These are valid questions. But:

(1) African animals may have evolved to be flightier and more aggressive than Eurasian animals because they had to deal with a far broader range of predators - large, fast carnivores such as lions, tigers, and cheetahs. It is this flightiness and/or aggression that makes zebras and gazellers hard to domesticate. Sheep, goats, and cattle only had to deal with wolves - and us.

(2) If it took many generations to domesticate horses, what was the economic incentive for the Eurasians to keep trying? There were crops to tend and wars to fight. Surely it is more plausible that they saw some return quickly, within a generation or two.

(3) Assume it was easy to domesticate the llama. What next? There were no other large land animals in South America at all.

(4) It is true that scientists have tried and failed to domesticate wolves, which seems to support the idea that our ancestors were more, er, dogged.

But there is an alternative explanation for the existence of dogs. Self-selected wolves may have chosen to live near human settlements, feeding off our scraps: scavenging rather than hunting, tolerated by us rather than lured away from the pack. Over many generations these animals could have become more and more comfortable with humans, before humans made any conscious effort to domesticate them. Modern wolves are pretty omnivorous, while zebras are not. So this theory is plausible for wolves, but it's no surprise that it didn't occur with zebras.

another bob writes:

First, canis familiaris are not descended from wolves. They are descended from wild hunting dogs. Very different thing indeed. BTW hunting dogs are common in Africa.

I've read Diamond and argue for Bryan's idea that he is spinning 'Just So' stories from hindsight. Diamond's ideas are not very testable.

Robert Boyd, author of 'Not By Genes Alone' has a much more testable and useful theory about why some cultures and racial strains of homo sapiens are more economically successful than others. A fantastic book.

james governor writes:

your assumptions are interesting, in context of Diamond's key thrust. "backwards" infantry. hmmm.

devittj writes:

another bob,

Am I missing some important recent research? Google 'dog evolution' and the case for wolves appears overwhelming.

http://www.txtwriter.com/Onscience/Articles/familydog.html
http://www.dogexpert.com/Popular%20Press/CANINE%20EVOLUTION.html
http://www.idir.net/~wolf2dog/wayne2.htm

Robert writes:

(1) Just comparing Eurasian fauna with African fauna, the historical range of lions, tigers, and bears (oh my!) extends across much of Eurasia, including the centers of domestication for cattle, sheep, goats, and horses.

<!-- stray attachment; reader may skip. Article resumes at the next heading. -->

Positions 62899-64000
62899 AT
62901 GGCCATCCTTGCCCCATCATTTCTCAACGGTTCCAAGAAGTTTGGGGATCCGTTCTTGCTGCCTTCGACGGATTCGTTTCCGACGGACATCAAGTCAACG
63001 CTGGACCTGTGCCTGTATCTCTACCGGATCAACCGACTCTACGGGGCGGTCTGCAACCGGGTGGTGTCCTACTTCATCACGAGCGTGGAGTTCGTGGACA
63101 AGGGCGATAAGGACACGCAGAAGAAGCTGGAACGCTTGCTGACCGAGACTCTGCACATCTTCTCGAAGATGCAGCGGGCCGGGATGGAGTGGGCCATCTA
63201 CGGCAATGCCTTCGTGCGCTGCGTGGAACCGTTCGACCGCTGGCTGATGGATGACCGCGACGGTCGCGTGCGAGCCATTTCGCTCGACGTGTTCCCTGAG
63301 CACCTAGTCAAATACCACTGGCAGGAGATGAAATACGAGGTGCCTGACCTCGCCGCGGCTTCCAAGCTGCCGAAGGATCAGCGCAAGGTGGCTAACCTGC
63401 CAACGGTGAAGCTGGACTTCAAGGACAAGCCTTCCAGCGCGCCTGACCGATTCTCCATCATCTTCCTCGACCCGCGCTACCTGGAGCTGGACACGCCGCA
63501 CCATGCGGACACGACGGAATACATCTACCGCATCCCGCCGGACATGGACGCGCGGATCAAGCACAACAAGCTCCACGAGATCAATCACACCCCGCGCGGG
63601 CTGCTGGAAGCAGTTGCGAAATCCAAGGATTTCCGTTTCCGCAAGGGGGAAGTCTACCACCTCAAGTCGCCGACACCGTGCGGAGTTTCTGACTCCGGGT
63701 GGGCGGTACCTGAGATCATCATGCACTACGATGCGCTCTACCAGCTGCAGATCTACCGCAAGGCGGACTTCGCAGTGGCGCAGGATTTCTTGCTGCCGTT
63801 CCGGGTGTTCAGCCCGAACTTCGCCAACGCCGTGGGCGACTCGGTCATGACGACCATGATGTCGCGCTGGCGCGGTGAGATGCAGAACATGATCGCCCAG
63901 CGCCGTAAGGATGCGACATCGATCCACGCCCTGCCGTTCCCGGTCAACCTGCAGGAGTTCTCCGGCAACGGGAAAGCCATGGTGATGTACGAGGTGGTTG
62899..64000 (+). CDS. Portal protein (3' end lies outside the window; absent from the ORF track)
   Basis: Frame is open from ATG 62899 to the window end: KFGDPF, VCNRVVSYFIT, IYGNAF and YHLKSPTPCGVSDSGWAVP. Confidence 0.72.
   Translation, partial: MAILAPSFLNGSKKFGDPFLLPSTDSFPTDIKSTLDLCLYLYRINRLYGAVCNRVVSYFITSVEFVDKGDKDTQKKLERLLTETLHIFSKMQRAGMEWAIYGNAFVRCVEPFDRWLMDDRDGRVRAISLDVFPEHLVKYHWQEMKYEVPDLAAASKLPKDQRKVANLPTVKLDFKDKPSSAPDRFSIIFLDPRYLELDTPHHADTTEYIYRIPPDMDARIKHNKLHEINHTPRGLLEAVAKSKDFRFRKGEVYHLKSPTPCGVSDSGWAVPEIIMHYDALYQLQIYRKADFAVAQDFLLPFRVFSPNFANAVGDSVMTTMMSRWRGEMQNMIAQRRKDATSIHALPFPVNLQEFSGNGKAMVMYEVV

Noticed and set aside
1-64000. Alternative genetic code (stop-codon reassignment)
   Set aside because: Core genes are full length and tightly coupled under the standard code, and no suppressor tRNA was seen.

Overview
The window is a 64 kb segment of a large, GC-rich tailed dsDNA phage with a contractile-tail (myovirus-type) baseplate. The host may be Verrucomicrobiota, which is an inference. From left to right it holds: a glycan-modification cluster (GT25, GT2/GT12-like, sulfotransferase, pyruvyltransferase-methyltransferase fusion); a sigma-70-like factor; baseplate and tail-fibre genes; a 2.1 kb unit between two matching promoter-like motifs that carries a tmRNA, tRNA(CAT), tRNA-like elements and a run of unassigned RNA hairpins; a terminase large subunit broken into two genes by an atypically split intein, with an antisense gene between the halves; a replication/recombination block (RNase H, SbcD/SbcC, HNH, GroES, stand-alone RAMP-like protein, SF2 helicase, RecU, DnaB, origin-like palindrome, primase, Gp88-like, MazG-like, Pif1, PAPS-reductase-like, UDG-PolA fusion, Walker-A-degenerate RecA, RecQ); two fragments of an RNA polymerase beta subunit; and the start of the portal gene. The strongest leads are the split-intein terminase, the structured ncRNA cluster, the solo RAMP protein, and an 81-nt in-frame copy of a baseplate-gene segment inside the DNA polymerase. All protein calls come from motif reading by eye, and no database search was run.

(2) N. America had its share of large predators, too, but they became extinct about the time humans moved in, although not necessarily as a result of human competition.

(3) The Soviets began a program of domesticating the silver fox. The property bred for was "tameness," i.e., a tolerance of, or better a desire for, human contact. It took 10 generations to get 20% of their population to be desirous of human contact, and today, after 40 or so generatioins, the population may be called domestic. So this takes time, and few miraculous results will be seen in the first few generations.

(4) But, in some cases, the domesticator may see a return even without genetic change in the herd: if the herd is contained in a pen, hunting is much easier. And of course, if the domesticator is going through the effort of containing and feeding a group of animals, then he will preferentially cull the animals that cause the most headache. So if conditions are such that maintaining a flock or herd makes more sense than going hunting, domestication ought to happen. The question we ought to answer is, why did these conditions exist in the Middle East in the late Neolithic, and why did they not exist elsewhere?

Will Slade writes:

http://www.freerepublic.com/focus/news/807641/posts

asg writes:

I just googled "deadly llama cavalry" and got zero hits. When Google crawls this site, you'll be the one and only!

dearieme writes:

Diamond revisits the ancient notion that geography is destiny, and does a highly readable job of illuminating it with 20th century science. But there is important inconsistency: within Eurasia, he says that it was worth no-one's while to domesticate, let us say, a non-standard wild barley, because of the existence of the already domesticated variety. But he doesn't apply that same argument when he points out that modern Eurasian colonists haven't succeeded in domesticating zebras, or whatever.